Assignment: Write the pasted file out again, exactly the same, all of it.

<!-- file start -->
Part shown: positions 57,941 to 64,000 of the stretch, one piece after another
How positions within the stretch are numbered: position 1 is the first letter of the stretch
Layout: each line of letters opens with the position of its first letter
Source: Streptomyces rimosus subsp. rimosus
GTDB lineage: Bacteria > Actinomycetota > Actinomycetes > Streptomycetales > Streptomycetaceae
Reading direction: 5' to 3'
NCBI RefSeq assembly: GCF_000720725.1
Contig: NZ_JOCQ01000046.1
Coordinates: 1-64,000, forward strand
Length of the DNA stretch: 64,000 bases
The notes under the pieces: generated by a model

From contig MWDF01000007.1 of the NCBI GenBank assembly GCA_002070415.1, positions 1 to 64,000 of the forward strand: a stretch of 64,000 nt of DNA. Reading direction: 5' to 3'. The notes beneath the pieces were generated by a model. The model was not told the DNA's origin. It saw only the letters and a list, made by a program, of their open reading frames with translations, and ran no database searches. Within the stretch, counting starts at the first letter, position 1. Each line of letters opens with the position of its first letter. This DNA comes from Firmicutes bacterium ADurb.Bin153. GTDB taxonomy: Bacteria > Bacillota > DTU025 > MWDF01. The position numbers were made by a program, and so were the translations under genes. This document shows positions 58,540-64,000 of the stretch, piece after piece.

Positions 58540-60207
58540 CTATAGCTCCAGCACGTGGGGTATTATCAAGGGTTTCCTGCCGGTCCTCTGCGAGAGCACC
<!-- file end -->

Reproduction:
Part shown: positions 57,941 to 64,000 of the stretch, one piece after another
How positions within the stretch are numbered: position 1 is the first letter of the stretch
Layout: each line of letters opens with the position of its first letter
Source: Streptomyces rimosus subsp. rimosus
GTDB lineage: Bacteria > Actinomycetota > Actinomycetes > Streptomycetales > Streptomycetaceae
Reading direction: 5' to 3'
NCBI RefSeq assembly: GCF_000720725.1
Contig: NZ_JOCQ01000046.1
Coordinates: 1-64,000, forward strand
Length of the DNA stretch: 64,000 bases
The notes under the pieces: generated by a model

From contig MWDF01000007.1 of the NCBI GenBank assembly GCA_002070415.1, positions 1 to 64,000 of the forward strand: a stretch of 64,000 nt of DNA. Reading direction: 5' to 3'. The notes beneath the pieces were generated by a model. The model was not told the DNA's origin. It saw only the letters and a list, made by a program, of their open reading frames with translations, and ran no database searches. Within the stretch, counting starts at the first letter, position 1. Each line of letters opens with the position of its first letter. This DNA comes from Firmicutes bacterium ADurb.Bin153. GTDB taxonomy: Bacteria > Bacillota > DTU025 > MWDF01. The position numbers were made by a program, and so were the translations under genes. This document shows positions 58,540-64,000 of the stretch, piece after piece.

Positions 58540-60207
58540 CTATAGCTCCAGCACGTGGGGTATTATCAAGGGTTTCCTGCCGGTCCTCTGCGAGAGCACC